The practice of using stars to signify major titles has spread to other football codes, and to unrelated sports. For example, in 2009, Meath senior Gaelic football team began wearing seven stars on their jerseys, signifying their seven All-Ireland Senior Football Championships. In rugby union, Toulon added a star above its badge after winning the Heineken Cup in 2013, added a second star immediately after winning the same competition in 2014 and a third after winning the inaugural European Rugby Champions Cup in 2015; English rugby union side Sale Sharks wear a gold star in tribute to their sole Premiership title. In basketball, the men's team of Indiana University Bloomington added five stars to its shorts, representing its five NCAA championships, for the 2015 NCAA tournament, and made the stars at that location a permanent fixture for the 2015–16 season.
Excluding the temporary stars, the following teams have chosen to add stars to their shirts:
|Brazil||World Cup||1971||5||Third win was in 1970; fourth and fifth stars added after 1994 and 2002 wins. Briefly wore 2 stars on a tour of Europe in 1968.|
|Italy||World Cup||1982||4||Added after third win; fourth star added after the 2006 win. Incorporated into the badge from 2005 to 2017.|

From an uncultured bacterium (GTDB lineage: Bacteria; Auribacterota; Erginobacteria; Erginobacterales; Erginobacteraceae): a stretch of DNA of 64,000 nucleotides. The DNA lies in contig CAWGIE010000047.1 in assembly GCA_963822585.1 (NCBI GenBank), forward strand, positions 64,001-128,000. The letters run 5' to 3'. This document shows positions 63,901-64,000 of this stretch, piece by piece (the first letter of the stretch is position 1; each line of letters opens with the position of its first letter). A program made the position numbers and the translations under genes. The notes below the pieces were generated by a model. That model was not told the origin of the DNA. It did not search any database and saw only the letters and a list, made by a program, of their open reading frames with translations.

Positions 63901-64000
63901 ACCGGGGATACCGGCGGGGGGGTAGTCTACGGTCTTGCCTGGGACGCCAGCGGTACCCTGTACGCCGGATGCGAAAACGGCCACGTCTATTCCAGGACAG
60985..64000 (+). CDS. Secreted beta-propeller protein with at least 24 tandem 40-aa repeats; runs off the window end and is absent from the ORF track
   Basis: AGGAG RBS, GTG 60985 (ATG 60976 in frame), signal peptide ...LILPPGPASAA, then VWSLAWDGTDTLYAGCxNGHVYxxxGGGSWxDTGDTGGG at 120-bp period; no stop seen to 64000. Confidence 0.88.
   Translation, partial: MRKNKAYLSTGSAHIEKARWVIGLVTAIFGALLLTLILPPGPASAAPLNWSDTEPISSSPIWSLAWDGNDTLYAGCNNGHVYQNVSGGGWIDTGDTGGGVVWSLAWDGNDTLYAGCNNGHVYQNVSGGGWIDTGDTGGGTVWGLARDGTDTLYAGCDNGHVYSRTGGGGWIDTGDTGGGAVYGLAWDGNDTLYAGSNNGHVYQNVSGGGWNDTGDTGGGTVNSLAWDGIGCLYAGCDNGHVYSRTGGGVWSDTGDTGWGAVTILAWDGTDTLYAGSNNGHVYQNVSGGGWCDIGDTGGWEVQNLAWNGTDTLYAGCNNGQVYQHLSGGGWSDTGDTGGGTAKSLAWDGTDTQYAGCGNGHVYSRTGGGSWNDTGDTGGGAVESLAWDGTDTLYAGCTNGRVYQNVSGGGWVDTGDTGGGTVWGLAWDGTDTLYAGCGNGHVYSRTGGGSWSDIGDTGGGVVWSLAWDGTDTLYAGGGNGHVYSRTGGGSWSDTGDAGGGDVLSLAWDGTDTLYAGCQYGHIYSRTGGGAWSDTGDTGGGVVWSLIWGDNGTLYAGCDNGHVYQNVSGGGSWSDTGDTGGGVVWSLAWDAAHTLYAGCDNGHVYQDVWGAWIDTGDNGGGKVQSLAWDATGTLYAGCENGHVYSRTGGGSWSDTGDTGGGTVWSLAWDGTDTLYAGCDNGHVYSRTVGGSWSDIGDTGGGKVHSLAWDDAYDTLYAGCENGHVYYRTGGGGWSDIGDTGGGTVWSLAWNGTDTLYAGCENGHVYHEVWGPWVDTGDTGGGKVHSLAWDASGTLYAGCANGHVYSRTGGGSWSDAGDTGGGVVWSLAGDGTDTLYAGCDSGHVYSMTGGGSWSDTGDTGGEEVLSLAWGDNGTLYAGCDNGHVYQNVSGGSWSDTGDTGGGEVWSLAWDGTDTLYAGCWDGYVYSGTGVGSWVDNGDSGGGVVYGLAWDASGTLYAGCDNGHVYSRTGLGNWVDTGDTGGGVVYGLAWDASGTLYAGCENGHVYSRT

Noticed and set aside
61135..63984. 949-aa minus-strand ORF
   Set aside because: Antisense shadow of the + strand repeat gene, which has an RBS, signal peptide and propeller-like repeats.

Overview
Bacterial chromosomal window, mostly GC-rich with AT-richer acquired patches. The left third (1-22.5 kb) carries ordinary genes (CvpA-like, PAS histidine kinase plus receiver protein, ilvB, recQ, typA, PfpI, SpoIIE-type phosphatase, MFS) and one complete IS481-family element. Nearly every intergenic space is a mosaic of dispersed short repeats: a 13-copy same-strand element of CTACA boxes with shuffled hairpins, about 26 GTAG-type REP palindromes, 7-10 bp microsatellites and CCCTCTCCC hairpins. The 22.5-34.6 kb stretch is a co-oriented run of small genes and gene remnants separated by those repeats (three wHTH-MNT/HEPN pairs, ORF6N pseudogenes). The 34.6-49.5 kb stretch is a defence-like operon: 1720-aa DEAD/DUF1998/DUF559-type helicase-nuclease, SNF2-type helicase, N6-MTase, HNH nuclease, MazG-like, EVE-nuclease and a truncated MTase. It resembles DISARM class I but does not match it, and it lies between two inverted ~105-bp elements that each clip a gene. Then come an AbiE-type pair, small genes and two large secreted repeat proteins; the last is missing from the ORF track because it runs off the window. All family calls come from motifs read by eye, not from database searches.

|Germany||World Cup||1996||4||Stars first added during Euro 1996 qualification, representing wins in 1954, 1974 and 1990 (as "West Germany"). Worn above the badge. Fourth win was in 2014.|
|Uruguay||World Cup and Olympics||1930||4 (2+2)||Represent 2 Olympic football titles (1924 & 1928) and 2 World Cups (1930 & 1950)|
|Argentina||World Cup||2003||2||Titles won in 1978 and 1986. The stars were added in 2004.|
|France||World Cup||1998||2||Titles won in 1998 and 2018. The stars that were added above their badge were unveiled at their opening qualifying game for Euro 2000.|
|England||World Cup||2003||1||Title won in 1966. Star added in 2003 after a campaign on Sky Sports' Soccer AM programme, first worn on the sleeve.|
|Spain||World Cup||2010||1||Title won in 2010. Spain played in their away kit for the final, but upon winning the World Cup they changed into their home kit, complete with a star above the badge, for the presentation ceremony.|
|Egypt||Africa Cup of Nations||2000||7||Subsequent stars added after their 2006, 2008 and 2010 triumphs.|
|Cameroon||Africa Cup of Nations||2008||5||1984, 1988, 2000, 2002 A fifth was added after their 2017 tournament victory.|